McGehee hopes that during her time as LGBTQ+ liaison, she can build a base to advocate for the renewal of the position in 2024. “I honestly do not want to do it long-term. I’m hoping to set up a structure and then hopefully get someone in there that represents the community from a youth perspective or a person of color or a trans perspective because that’s really how you’re going to push toward diversity in City Hall,”  she says, “We have to establish a community of collaboration where people are working together.”

Since accepting the position, McGehee has remained involved with the community. Helping with town hall meetings, attending the local Diwali festival, and assisting with the Stop the Hate event are just a few of the influences she made in her short time as LGBTQ+ Liaison. Introducing the LGBTQ+ Liaison in events with people of varying cultures and beliefs provides representation where it may otherwise be overlooked or erased. “That gives further validation that our community exists and that we are a partner in this community,” She says about participating in these events.

As McGehee attends monthly meetings with city officials in her new position, she briefs them on issues within the LGBTQ+ community and hears information that requires her support. She recalls a specific incident where a local gender non-conforming student contacted a council member’s office for assistance when their family kicked them out of their home. The council member then spoke to McGehee, who assisted the student with resources, leading to the person having housing and support within two weeks.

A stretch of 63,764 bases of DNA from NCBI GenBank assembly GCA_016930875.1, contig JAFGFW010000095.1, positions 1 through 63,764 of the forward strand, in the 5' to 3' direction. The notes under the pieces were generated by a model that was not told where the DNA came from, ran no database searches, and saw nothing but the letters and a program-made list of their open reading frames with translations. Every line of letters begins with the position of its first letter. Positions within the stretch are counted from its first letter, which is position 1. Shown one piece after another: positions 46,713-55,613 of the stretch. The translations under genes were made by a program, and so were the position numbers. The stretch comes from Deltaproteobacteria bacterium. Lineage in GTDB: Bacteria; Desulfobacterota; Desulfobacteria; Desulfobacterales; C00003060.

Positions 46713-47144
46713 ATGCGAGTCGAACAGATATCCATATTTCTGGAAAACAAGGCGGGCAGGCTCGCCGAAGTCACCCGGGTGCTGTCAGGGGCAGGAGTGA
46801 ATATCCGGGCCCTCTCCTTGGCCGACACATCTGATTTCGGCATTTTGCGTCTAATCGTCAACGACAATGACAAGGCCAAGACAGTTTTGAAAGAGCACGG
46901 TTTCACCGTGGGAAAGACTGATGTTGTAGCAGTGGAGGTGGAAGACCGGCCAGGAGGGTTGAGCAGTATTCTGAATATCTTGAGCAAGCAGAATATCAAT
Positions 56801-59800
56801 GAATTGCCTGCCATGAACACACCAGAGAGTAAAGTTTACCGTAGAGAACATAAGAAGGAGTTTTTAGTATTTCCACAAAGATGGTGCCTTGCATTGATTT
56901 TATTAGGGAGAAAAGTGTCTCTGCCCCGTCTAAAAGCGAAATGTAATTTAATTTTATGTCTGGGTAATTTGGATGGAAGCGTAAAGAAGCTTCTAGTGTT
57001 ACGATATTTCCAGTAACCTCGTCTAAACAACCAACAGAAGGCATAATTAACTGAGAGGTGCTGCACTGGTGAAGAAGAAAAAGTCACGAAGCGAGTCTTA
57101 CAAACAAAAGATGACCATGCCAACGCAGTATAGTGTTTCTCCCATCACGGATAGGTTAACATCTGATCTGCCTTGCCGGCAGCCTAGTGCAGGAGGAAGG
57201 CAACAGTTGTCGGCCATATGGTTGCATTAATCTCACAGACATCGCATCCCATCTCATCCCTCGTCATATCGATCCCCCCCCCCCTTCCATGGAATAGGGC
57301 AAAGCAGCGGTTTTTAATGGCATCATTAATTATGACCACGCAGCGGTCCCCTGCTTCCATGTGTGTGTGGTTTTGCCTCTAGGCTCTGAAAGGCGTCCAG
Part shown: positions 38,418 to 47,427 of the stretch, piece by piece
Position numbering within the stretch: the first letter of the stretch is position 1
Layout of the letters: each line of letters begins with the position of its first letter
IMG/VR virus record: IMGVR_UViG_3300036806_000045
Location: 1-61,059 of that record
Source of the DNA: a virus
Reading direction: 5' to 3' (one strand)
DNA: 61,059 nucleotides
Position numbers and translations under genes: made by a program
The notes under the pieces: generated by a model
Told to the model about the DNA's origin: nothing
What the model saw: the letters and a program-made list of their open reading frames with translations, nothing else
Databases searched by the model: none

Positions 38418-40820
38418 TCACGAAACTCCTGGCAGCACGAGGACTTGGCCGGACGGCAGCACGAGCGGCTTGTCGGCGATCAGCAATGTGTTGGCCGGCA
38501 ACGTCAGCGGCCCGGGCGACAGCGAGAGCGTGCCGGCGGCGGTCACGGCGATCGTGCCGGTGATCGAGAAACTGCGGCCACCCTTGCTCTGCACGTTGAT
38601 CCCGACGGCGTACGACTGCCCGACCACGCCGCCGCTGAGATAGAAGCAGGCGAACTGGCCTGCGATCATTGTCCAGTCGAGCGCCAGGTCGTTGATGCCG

With about 100 LGBT-serving organizations in the Fresno area, communication within the community can be challenging and can cause division. McGehee feels communication within the LGBTQ+ community is invaluable and thinks a liaison can assist with events such as town hall meetings by getting people to learn what others are doing and working together more.

“What I have loved is seeing the community you guys [at the LGBT Community Network] have even built in fighting back against the Clovis School Board and the Board of Supervisors, and what I’m hoping comes of that is a continual base that gets built so when something bubbles up and happens, immediately there’s a strike-force that can go out and respond,” McGehee says, “I am grateful that you guys are creating that community network because it’s so important for the people that are just trying to figure out how to love themselves.”

Regarding a response to an LGBT Community Network study suggesting an open forum to discuss LGBT issues, McGehee excitedly says, “I love that idea, and I would be willing to help.” Her past experiences with forms such as this have been invitation-only, likely missing concerns within the community. Fresno’s new LGBTQ+ Liaison feels public forums are powerful ways to communicate local issues. McGehee, like many people in the LGBTQ+ community, sees the importance of communication among opposing views.

“My really big goal is that in January or February, we could host a Town Hall where we invite the whole community,” McGehee says. In this meeting, she envisions representatives from different organizations presenting their principles and ideals as an organizational showcase. She believes this can lead people in the community to previously unknown resources.

Fresno’s new LGBTQ+ Liaison has a positive vision for the city. McGehee’s passion for activism and first-hand involvement with LGBTQ+ issues makes her ideal for this role. Fighting through mental health issues, discrimination, and arrests, McGehee exhibits admirable strength. Though she has only held the position for a few months, Fresno’s new liaison is actively involved with the community. With new ideas for communication and representation, Fresno should see more changes in 2024.


  • Elizabeth Fields

    Pronouns: She/Her Hello! I am a proud part of the LGBT+ community. I'm a South Carolina based writer and editor. I am honored to use my voice for the LGBT community.